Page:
Challenges in Agri Finance and Rural Credit
Financial inclusion and Financial literacy have historically been challenging for the small and marginal farmer. Constraints on institutional design and delivery mechanisms largely contribute to the absence of sustainable rural financial markets and institutions. This is fundamentally due to a gap between institutionalised banks, farmers and people engaged in the ecosystem, especially in rural India.
While banks and NBFCs require a formal credit history before lending, new-age Agritech businesses give farmers small-ticket farm loans against secured collateral, unleashing financing demands in near-farmgate marketplaces.
The adoption of FinTech at the grassroots enables it to tackle agri-finance complexities. The growth of the cashless economy and financial technology generates new ways to target and collateralise credit, appropriate pricing, and manage risks. The blockchain-backed mobile money, better user interface, and ease of accessing financial products inject much-needed financial inclusion into the country, even though it is a nascent stage.
The aim for Fintech startups should be and is to connect the disintegrated agri-ecosystem, especially the marginalised and small-holder farmers, with the whole ecosystem, from supply chains to credits, to storage and easier accessibility to financial products. They can bring much-needed transparency to the value chain. In this context, the association of fintech companies with Farmer Produce Organisations becomes critical, too, considering that more than 84% of the land holdings are with small and marginal farmers.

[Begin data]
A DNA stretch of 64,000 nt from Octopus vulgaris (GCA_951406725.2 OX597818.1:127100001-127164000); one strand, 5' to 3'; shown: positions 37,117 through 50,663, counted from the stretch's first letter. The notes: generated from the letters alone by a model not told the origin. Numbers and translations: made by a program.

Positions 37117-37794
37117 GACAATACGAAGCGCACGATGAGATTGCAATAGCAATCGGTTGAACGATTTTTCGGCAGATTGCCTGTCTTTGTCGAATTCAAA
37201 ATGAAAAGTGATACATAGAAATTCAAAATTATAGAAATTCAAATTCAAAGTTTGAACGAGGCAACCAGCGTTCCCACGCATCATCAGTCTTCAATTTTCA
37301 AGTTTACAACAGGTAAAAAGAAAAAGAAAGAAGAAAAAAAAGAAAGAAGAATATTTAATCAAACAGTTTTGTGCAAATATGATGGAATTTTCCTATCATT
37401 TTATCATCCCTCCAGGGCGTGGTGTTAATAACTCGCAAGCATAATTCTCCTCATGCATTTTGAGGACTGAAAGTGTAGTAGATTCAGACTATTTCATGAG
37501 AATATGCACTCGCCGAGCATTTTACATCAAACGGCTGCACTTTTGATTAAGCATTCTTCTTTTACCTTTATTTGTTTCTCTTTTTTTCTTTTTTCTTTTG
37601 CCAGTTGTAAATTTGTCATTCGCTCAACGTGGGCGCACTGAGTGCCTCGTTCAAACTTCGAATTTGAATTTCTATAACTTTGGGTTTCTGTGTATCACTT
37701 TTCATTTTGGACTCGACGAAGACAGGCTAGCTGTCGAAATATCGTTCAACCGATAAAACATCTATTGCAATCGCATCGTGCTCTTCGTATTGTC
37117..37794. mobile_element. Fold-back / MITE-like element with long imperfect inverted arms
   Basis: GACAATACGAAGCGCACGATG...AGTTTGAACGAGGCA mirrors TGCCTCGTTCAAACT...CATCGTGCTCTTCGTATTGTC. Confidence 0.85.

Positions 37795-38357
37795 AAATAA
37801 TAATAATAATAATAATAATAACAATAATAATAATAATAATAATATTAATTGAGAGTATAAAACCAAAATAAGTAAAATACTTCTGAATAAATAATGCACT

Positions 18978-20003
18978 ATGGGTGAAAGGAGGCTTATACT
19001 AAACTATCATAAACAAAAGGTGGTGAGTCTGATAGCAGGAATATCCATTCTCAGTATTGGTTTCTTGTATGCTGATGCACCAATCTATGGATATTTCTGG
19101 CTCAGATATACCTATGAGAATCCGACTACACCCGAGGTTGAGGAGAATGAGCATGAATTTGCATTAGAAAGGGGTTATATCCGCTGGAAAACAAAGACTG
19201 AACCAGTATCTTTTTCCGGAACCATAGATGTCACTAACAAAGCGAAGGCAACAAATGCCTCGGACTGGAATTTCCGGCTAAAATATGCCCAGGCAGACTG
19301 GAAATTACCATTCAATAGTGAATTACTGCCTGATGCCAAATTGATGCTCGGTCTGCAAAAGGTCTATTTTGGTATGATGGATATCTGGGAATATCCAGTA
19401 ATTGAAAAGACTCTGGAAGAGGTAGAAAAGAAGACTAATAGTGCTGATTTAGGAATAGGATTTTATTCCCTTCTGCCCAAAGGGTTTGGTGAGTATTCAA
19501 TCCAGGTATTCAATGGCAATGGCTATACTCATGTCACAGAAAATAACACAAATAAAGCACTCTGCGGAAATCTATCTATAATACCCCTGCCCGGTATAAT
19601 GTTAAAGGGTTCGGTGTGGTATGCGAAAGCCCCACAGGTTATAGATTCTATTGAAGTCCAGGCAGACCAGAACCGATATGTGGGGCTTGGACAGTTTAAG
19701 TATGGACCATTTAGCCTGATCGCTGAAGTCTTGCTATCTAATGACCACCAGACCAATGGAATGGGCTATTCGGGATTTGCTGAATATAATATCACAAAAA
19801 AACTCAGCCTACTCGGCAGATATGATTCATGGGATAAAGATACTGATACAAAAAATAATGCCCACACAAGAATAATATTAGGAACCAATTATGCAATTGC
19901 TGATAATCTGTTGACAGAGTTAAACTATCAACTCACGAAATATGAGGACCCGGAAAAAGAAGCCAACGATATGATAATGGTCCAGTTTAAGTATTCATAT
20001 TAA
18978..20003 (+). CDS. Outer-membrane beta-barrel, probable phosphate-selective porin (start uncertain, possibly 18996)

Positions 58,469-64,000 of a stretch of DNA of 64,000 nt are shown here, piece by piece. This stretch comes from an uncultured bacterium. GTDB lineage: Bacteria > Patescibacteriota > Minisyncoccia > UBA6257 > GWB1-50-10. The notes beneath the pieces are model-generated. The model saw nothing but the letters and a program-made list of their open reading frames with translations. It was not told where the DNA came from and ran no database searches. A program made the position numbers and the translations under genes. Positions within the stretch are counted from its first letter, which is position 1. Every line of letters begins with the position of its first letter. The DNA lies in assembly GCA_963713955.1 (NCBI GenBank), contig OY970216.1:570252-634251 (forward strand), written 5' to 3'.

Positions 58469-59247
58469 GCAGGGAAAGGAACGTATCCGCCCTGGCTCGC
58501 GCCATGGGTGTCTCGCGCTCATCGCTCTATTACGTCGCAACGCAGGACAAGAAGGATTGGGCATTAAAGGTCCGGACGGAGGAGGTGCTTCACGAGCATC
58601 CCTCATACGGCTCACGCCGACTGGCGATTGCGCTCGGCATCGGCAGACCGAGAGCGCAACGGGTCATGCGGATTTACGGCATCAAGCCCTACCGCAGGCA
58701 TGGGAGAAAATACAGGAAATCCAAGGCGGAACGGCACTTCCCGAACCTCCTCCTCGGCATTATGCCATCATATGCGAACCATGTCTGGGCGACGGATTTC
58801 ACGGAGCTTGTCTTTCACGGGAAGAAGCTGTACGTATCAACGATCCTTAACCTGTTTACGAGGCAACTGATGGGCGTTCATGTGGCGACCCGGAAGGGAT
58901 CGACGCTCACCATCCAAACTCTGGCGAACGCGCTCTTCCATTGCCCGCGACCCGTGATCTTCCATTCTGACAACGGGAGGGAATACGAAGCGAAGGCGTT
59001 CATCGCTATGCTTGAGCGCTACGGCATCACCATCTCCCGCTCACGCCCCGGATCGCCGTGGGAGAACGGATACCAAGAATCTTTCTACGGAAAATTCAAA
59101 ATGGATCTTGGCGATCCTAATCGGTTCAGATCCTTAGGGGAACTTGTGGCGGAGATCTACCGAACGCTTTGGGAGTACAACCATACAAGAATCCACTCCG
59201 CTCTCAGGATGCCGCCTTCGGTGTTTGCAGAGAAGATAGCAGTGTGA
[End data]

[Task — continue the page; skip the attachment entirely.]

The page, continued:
Innovating for Efficiency and Scale
Innovation is a critical component of contemporary agriculture, enabling the formalisation of the industry. The digitisation of its spaces, commodities, financing and processes across the value chain and precision farming hav enabled efficiency and productivity in an otherwise fragmented market. Technology has enabled traceability, transparency, quality, and payment assurances for seamless commodity commerce today.
A digital platform connects a broader audience of buyers and sellers, ensuring swifter and seamless trade and helping farmers find the best price for their crops. Along with this, Farm automation-induced smart farming, precision agriculture, blockchain, and artificial intelligence is assisting farmers to achieve better decision-making and, therefore, better harvests. AI/ML will analyse statistical data of farms and will keep getting better at predicting various outcomes.
The way ahead
Multi-dimensional focus on quality production, improving supply chain efficiencies, financial inclusion of the smallholder farmers, and enabling digital adoption at the grassroots is vital for the growth of the economy and making growth more inclusive and competitive across the globe.
Mobilising resources from a macro-level to improve farm productivity per hectare is the way ahead. Tech-driven equipment is in line with driving agriculture towards better productivity.
Precision farming uses modern technologies like field mapping and satellite imagery to improve crop quality as well as crop planning
Emerging agritech firms are attempting to solve the demand-supply problem. It intends to integrate demand and supply through financial forecasting and stakeholder aggregation via digital platforms, transforming the nation's production-driven supply chain into a demand-driven value chain.
Farm production is expected to rise because of disruptive technologies, such as smart sensors that collect soil and crop development data. Tech-driven equipment is in sync with better productivity. Precision farming improves crop quality by utilising cutting-edge technologies, such as field mapping, satellite photography and effective use of drones for monitoring and agriculture operations.
The advent of tech in agriculture gives a peek into a promising future of agriculture. However, more than 70 percent of India's population lives in rural areas, several of which still continue to practice absolute manual farming. Success would be enabling emerging technologies in the agri space to build a robust system that effectively integrates the smallest farmers into the formal value chains.
(The given article is attributed to Chattanathan Devarajan, Co-Founder, Arya.ag)